Though the time was very short, and saying goodbye again was so hard, this time I was not filled with the same sense of sadness I felt the first time I left. Seeing my family in the village reaffirmed how deep of a connection and bond I have with them that miles, years and even silence between us can never break. The overwhelming caring and feelings of love filled with purity and genuineness reminded me of how much they taught me about life and myself while I was living with them. I felt a different part of me, one which I now see as a really significant part, come back to life. I know that no matter what happens what I have there, with this special family, is irreplaceable and will not disappear. Last time I said goodbye, I felt like I was losing something so special and leaving it behind. Coming back I realized that I have this special bond, and this family’s presence in my life, ALWAYS, and  it is something that cannnot be lost. I no longer wondered IF I would ever come back to them and this part of my life again but knew it was only a matter of when.

To read more about my time and experiences working and living in India please visit my blog: http://www.roxanaindia.blogspot.com/

Leaving the Middle East

December 16, 2010                                            Amman, Jordan

I passed through Israeli customs and once again, entered the space between the two borders that I stood still in two weeks prior. This time, looking behind to Israel and ahead to Jordan, I anticipated feeling different yet not much had changed. I was hesitant to move forward, tempted to turn back. Not sure if I was ready to re-enter a world where I had to leave a piece of myself behind.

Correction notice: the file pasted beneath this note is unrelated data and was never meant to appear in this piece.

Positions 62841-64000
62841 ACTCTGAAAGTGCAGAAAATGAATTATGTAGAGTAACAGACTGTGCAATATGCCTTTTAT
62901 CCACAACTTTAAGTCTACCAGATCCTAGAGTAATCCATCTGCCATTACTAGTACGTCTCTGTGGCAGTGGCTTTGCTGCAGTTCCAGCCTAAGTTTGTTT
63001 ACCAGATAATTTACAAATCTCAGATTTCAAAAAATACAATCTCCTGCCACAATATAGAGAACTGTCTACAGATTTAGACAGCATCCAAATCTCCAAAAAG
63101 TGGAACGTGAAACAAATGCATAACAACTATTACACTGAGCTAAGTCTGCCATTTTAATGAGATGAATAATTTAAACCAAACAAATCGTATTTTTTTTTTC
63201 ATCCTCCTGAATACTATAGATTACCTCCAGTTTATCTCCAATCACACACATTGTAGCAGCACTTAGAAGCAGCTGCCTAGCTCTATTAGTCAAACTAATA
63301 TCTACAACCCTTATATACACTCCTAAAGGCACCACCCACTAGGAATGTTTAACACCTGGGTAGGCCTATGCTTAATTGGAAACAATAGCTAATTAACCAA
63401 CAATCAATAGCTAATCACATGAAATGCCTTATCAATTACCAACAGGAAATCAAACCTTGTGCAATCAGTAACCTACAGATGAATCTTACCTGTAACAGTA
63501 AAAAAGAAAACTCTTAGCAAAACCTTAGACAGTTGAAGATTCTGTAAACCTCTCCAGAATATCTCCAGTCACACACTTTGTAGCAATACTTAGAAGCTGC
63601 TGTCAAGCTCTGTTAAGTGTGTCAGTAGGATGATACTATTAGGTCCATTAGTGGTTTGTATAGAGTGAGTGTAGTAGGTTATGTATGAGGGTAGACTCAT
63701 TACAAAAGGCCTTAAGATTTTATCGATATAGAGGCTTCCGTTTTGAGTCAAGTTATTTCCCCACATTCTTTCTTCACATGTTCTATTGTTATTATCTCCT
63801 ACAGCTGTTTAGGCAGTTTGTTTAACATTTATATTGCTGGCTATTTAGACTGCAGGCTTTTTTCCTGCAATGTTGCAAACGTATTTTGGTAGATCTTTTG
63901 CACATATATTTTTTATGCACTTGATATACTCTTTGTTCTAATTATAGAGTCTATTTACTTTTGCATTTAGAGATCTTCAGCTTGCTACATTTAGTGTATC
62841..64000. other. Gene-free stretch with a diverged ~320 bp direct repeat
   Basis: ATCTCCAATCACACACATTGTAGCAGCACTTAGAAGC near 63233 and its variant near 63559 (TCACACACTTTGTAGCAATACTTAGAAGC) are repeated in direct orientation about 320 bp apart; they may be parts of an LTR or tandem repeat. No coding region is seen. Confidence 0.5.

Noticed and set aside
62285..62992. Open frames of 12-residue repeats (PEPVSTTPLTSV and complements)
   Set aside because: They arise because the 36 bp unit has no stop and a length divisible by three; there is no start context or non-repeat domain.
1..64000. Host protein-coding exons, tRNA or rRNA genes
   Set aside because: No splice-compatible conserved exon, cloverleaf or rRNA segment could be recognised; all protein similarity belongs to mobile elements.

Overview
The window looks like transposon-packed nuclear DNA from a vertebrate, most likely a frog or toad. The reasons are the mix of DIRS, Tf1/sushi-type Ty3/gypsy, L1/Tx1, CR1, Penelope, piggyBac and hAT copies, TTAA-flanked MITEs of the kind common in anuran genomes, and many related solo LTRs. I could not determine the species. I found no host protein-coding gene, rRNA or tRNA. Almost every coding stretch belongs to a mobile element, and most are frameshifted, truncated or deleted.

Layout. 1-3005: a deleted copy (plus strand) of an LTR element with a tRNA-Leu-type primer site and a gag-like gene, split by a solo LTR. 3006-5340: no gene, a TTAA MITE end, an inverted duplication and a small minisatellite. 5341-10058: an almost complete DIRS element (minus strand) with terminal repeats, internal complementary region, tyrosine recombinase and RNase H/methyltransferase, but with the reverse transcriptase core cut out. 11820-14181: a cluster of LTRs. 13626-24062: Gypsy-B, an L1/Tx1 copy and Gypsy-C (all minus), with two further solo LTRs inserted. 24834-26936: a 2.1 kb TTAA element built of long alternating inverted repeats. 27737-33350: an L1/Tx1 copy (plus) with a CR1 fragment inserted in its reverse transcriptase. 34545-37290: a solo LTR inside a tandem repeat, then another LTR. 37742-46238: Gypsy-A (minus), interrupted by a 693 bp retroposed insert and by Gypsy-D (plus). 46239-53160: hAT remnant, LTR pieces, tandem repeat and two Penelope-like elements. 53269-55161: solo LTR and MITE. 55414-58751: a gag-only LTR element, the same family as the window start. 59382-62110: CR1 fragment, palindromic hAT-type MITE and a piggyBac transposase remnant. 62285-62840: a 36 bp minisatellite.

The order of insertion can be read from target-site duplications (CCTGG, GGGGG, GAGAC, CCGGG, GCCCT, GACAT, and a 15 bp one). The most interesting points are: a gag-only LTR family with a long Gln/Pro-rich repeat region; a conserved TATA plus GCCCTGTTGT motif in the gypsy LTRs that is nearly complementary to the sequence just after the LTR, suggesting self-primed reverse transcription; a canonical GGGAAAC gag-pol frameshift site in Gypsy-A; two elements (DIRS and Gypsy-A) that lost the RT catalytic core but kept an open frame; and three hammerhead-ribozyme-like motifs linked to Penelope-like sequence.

As I was waiting for the bus from the Israel customs point to Jordanian immigration I looked around at the people waiting and wondered who they are: Israelis going to Jordan for a visit? Jordanians coming to Israel? Other tourists?

 I had not yet witnessed the two worlds colliding so I was fascinated by those who bridged the gap.  

After 30 minutes, I finally approached a young girl and asked her when the next bus is coming. She told me that she crosses this border often and to just stay with her and we can travel back to Amman together where she lives. I was relieved to not have to make this journey on my own and grateful to her for taking me under her wing.

The bus finally arrived and once we boarded I asked her about the nature of her travels between Jordan and Israel. She told me she is Israeli but has been living and working in Jordan for the last 4 months for an investment company that is cautiously trying to forge business partnerships between the two countries.  She acts as the intermediary. As the only Israeli (other than embassy officials) living in Jordan, she told me about the stigma and all the complicated situations she has to navigate: Never knowing how people will treat her, if they will accept her or not, when to tell the truth and when to lie about her nationality and what the implications are in each case.